Kids should learn to code. Maybe you’re already a believer. Maybe you still need convincing (if so, you might want to read this article). Either way, it’s important to understand that teaching kids to code doesn’t mean sticking your child on a strict regimen of all computer science all the time.
There are some exceptional games and apps that make learning to code fun (like Lightbot, for example), but not every bit of your child’s digital playtime needs to seem like school. In fact, this useful article from iGameMom about basic coding concepts that can be taught without even touching technology makes it clear that there are a lot of everyday video games and apps that can teach coding concepts, even if that’s not what they were meant to do. To show you how, I’ve put together this list of non-coding games and apps that teach coding concepts.
Learning to code is basically learning to think. Kids use problem solving skills when they write step-by-step instructions for computers, called algorithms.
TinkerBox HD TinkerBox HD is a physics-based puzzle game that challenges players to accomplish mechanical goals by using various tools and items to execute complex series of actions. Sound familiar? Yep, this is a lot like writing code. Writing code requires precisely the kinds of thinking skills a game like TinkerBox HD helps kids practice: planning, and flexibility. TinkerBox HD requires that players visualize the actions needed to complete a goal, break the process down into steps, place elements, test their work, and make adjustments — nearly identical to the coding process. As with coding, TinkerBox HD puzzles often have more than one solution. And just like with coding, sometimes additional elements are needed, and sometimes things must be edited out.
Critical thinking skills helps kids look at problems from a variety of angles. It’s what we use when we form an argument or solve a puzzle. Coding requires a lot of abstract and deductive thinking. In fact, algorithms often contain commands like the “if, then” statements found in formal logic.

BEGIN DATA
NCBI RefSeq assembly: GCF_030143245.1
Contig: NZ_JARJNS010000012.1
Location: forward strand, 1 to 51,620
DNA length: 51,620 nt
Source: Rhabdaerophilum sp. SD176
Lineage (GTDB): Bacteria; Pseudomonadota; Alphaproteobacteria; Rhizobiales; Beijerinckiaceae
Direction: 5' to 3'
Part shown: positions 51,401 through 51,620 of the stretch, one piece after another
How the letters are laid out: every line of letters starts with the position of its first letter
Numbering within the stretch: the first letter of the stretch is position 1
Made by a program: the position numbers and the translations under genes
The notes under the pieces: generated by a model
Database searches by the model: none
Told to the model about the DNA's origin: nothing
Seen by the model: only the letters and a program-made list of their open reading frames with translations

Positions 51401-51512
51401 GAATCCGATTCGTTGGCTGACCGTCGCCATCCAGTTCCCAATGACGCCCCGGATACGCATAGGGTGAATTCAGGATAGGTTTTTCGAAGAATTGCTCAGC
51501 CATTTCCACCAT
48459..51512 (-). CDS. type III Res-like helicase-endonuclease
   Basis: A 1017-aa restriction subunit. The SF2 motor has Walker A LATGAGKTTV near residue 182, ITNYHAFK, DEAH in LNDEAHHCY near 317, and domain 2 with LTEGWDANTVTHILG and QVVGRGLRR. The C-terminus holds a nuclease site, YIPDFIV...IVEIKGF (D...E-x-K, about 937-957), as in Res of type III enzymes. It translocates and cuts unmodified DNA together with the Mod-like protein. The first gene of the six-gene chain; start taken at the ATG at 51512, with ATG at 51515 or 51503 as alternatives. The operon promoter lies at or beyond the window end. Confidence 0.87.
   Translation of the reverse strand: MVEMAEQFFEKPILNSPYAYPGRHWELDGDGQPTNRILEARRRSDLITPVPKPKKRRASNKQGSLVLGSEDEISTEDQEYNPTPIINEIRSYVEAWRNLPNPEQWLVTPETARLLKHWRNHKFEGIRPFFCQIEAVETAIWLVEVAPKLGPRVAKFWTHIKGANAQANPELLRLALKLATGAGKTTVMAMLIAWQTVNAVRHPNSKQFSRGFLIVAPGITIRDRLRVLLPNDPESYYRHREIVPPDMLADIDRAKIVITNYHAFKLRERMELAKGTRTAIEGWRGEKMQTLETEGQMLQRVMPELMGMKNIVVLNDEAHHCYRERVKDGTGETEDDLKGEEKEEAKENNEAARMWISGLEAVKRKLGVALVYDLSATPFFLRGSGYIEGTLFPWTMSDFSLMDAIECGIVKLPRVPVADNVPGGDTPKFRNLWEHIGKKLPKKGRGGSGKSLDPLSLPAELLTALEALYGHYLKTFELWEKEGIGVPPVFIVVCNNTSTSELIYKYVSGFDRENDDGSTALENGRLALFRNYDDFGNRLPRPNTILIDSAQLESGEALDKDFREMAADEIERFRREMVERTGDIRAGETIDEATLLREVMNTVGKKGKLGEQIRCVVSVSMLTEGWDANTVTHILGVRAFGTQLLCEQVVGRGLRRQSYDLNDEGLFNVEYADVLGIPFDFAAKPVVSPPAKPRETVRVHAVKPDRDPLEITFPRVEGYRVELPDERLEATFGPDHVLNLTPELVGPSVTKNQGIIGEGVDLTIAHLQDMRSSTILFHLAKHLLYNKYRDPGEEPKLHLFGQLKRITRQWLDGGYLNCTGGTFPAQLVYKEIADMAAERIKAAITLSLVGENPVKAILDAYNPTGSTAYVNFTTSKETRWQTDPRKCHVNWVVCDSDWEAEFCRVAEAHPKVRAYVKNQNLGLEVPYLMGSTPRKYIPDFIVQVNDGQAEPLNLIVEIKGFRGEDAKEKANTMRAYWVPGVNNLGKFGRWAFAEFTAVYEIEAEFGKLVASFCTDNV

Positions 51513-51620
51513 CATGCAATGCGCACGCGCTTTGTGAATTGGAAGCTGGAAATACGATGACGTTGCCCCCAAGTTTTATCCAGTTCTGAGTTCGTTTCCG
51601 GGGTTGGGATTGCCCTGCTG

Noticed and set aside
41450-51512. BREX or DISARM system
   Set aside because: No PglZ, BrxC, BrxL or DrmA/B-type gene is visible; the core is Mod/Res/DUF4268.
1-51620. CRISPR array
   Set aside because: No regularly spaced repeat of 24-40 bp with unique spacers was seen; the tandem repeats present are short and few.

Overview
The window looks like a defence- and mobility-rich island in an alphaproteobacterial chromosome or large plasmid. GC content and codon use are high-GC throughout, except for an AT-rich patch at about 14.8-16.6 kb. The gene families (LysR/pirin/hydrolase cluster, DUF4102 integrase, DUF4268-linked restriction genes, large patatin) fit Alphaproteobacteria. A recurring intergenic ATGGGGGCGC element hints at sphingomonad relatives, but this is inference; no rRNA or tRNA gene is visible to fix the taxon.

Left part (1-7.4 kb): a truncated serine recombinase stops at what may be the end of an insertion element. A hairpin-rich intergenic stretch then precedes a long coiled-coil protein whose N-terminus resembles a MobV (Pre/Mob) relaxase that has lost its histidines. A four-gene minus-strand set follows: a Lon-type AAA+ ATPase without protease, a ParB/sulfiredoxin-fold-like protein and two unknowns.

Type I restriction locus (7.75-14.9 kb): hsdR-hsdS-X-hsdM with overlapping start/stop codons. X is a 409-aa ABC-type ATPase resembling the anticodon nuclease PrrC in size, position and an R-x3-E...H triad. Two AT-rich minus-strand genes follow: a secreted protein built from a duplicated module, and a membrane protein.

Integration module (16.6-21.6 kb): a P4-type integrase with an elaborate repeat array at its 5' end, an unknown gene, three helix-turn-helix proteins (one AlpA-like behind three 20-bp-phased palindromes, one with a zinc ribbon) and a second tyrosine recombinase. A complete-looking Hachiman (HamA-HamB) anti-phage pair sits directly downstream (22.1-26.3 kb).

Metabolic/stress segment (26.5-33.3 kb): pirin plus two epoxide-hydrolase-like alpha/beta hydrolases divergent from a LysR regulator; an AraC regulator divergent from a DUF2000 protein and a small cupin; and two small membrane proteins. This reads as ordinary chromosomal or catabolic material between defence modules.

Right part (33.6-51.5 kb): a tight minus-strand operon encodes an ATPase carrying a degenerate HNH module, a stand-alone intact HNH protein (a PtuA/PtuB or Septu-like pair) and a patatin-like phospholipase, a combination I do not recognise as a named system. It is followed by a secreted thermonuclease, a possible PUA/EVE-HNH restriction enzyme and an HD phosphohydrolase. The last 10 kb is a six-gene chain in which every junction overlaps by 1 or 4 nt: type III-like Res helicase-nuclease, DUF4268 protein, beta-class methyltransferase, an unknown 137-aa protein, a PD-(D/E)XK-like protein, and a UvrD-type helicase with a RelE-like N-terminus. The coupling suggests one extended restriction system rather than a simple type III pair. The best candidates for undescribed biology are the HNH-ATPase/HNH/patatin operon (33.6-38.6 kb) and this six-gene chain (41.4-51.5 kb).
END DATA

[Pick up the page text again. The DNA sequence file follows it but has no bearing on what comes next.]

Layton Brothers: Mystery Room is a mobile game that taxes users’ observation and problem solving skills as they investigate and solve crimes. Players sift through a vast amount of visual and textual information to whittle down the suspect list and make a decision about who committed a crime. This is basic Sherlock Holmes-style deduction — coming to a logical conclusion based on a few known facts — and this same kind of reasoning can be found in more complex programming solutions.
Symbolic Thought and Pattern Recognition
A sociologist will tell you that one of the distinctive characteristics of modern humans is our ability to think in symbols. There are objects — colors, shapes, patterns — that represent ideas to us. Computer code is, of course, a literal example of this. Though it may not make much sense to an outside observer, each input in a series represents an action that means something to the computer.
There are two music apps that can help your child develop mental flexibility and make practicing this kind of thinking fun:
Musyc Like Singing Fingers, Musyc uses colors, shapes, and patterns to represent different musical elements. Musyc, however, is more linear and mathematical, with sharp graphics, bold colors, geometric shapes and lines, and preset sounds that users can organize and alter. In Musyc, squares are percussive and circles and triangles are melodious.
Singing Fingers has a more organic feel than Musyc. Like finger-painting in sound, Singing Fingers allows users to draw on the screen as they make sounds and then playback their drawings as music. In Singing Fingers, the thickness, brightness, and color of a line being drawn depends entirely on the pitch, volume, and tone of sound a user makes as they draw.
Art & Design
Coding is often singularly regarded as a computer science skill, but in practice developers need to understand more than just programming languages. When it comes to a finished product, like an app or a website, good design is key. Here are two games that immerse players in art and design.
Type:Rider In Type:Rider, players explore a highly stylized world full of levels based on well-known fonts like Times New Roman and Helvetica, and they learn the history of these fonts as they collect letters scattered throughout. Bonus: Looking at typefaces and thinking about letters as symbols is an immersive lesson in abstract thought — the foundation of coding.
Back to Bed From a distance, the real time puzzler Back to Bed might be mistaken for a surrealist painting by Salvador Dali or René Magritte. In reality, it’s even weirder. Players take control of Bob, a 9-5 worker who has dozed at his desk. In each increasingly complex dreamscape, they must guide Bob back to bed safely. Here’s the catch: Bob walks in a straight line until he bumps into something, at which time he makes a single right turn and continues walking. Players must make use of the limited supply of apples in each level to turn Bob in the right direction and prevent him from running off the edge. Bonus: As with Type:Rider, the value in Back to Bed as a game that teaches coding concepts goes beyond the art and design inspiration. Anyone who has ever watched a coding algorithm play out will find Bob’s repeated forward march very familiar. Right or wrong, the code is executed, and it’s up to the player to get the pieces in place to reach the goal.